The right answer to the wrong questions
Up at 05:00 this morning and back into my weekday routine for the first time since Friday 23rd December (which feels like 3 months ago and not 2.5 weeks).
In spite of the fact that my body is still in recovery mode, I managed a 5k jog around Regents Park with only the company of the occasional cyclist and one fox casually making it’s way home from a doubtless busy night.
I promise to stop talking about India soon but the contrast between London and Mumbai at 05:15 is striking and makes the former seem much roomier than I had thought beforehand.
Which, if nothing else, proves the point that everything we experience is set against relative conditions with which we draw comparisons.
We talked about this at last week’s workshops when delegates asked me questions such as:
“how many clinical hours per week should I work?”
“how much should I grow my practice sales by each year?”
“how much time off should I take in a year?”
“what should I expect my income to be?”
I had to keep reminding them of the Strategic Coach lesson that targets are artificial constructs that we create in order to make sense of things (try swimming to the horizon).
There are undoubtedly natural rhythms to which we have become adapted over millions of years; night and day, seasons and lunar/menstrual cycles (until the agricultural revolution c.10,000 years ago, deity was female).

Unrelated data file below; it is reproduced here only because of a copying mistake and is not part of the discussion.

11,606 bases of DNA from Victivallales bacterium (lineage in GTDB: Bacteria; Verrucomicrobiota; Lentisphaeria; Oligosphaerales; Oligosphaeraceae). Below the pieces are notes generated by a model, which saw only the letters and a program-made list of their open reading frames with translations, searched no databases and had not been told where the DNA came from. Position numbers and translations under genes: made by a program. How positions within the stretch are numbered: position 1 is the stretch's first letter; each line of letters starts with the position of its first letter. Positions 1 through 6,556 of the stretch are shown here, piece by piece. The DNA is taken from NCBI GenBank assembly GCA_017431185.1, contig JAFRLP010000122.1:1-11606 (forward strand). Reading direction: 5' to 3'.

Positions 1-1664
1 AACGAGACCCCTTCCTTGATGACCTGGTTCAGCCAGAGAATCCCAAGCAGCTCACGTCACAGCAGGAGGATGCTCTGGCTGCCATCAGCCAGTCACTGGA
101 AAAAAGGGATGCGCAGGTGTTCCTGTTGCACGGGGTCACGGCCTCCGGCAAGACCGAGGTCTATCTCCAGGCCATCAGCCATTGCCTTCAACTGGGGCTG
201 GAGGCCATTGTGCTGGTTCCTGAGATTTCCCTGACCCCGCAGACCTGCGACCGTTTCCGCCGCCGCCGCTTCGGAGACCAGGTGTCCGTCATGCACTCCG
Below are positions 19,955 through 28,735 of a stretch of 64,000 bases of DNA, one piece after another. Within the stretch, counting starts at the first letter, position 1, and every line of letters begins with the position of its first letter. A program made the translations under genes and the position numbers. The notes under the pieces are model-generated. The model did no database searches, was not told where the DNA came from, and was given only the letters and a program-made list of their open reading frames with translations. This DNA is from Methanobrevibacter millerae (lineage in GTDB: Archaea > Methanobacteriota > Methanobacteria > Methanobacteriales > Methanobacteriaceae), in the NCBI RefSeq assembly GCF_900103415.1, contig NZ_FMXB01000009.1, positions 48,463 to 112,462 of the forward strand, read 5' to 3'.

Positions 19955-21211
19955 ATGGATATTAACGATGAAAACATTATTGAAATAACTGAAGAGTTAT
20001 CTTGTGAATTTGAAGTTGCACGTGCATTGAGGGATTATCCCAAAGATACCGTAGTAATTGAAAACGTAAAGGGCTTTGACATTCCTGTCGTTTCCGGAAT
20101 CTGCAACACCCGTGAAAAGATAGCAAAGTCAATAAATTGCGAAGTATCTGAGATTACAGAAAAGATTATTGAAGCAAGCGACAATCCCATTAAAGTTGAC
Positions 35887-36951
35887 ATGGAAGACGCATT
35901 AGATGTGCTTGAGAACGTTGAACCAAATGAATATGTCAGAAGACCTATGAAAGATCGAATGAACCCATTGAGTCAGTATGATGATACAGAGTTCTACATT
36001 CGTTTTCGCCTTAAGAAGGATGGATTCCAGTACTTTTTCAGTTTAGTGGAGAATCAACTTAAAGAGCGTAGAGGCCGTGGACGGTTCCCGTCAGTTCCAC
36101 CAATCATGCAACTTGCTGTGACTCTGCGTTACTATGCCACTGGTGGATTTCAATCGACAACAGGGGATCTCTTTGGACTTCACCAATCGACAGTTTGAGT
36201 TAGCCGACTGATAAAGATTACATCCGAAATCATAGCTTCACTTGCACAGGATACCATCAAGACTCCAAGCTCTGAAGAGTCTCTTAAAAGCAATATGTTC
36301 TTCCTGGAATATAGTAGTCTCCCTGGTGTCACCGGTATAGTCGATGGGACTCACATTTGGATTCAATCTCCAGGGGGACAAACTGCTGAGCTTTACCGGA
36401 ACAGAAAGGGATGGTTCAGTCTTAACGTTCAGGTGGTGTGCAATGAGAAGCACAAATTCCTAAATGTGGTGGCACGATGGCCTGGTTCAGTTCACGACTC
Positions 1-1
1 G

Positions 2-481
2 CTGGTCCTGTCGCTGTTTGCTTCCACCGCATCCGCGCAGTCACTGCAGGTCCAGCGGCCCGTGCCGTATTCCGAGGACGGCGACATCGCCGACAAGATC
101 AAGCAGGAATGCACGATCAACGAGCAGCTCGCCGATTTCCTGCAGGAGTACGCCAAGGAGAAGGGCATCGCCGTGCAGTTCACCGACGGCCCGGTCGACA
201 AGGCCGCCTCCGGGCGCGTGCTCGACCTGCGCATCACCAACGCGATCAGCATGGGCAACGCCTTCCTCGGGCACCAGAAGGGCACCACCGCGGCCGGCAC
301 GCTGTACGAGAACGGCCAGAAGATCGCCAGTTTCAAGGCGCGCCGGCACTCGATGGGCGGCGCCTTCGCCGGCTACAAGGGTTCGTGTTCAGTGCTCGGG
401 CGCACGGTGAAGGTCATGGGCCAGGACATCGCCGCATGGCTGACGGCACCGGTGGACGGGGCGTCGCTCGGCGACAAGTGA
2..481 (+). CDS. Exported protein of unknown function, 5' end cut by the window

The industrial revolution brought its own new artificial constructs, largely to keep the machines running efficiently.
The 6-day working week (with one day set aside for the worship of the new male deity).
The 8-hour working day.
The summer holiday.
The career pathway.
The routine of growing up, getting married, raising a family, completing a career and retiring.
It seemed to come as a surprise to many in my Indian audience that the way I measure my own progress in a given year is disruptive:
162 Free Days
42 Bunker Days (working ON my business)
161 Focus Days (working IN my business)
12 marathons a year
occasional expeditions off the grid (next one planned in 2019)
30 good books a year
the relentless pursuit of my unique abilities 80% of the time
effective leadership of my support team 20% of the time
living within my means and eliminating debt
making a positive difference to those with whom I connect
It’s all about happiness.
The answers to all of my delegates questions were “what would make you happy?”
Most of them didn’t seem to know and there, my friends, is the problem.
Too much time and money spent on things that we are told (by advertisers) will make us happy when, in fact, we haven’t invested the time in figuring out what actually does.
If I’ve achieved anything in the last 64 years, it has been to discover the answer to the question “what makes me happy?”
I suggest you take some time out (and get some help if necessary) in finding out your answer.
London seemed very quiet this morning. Its all relative.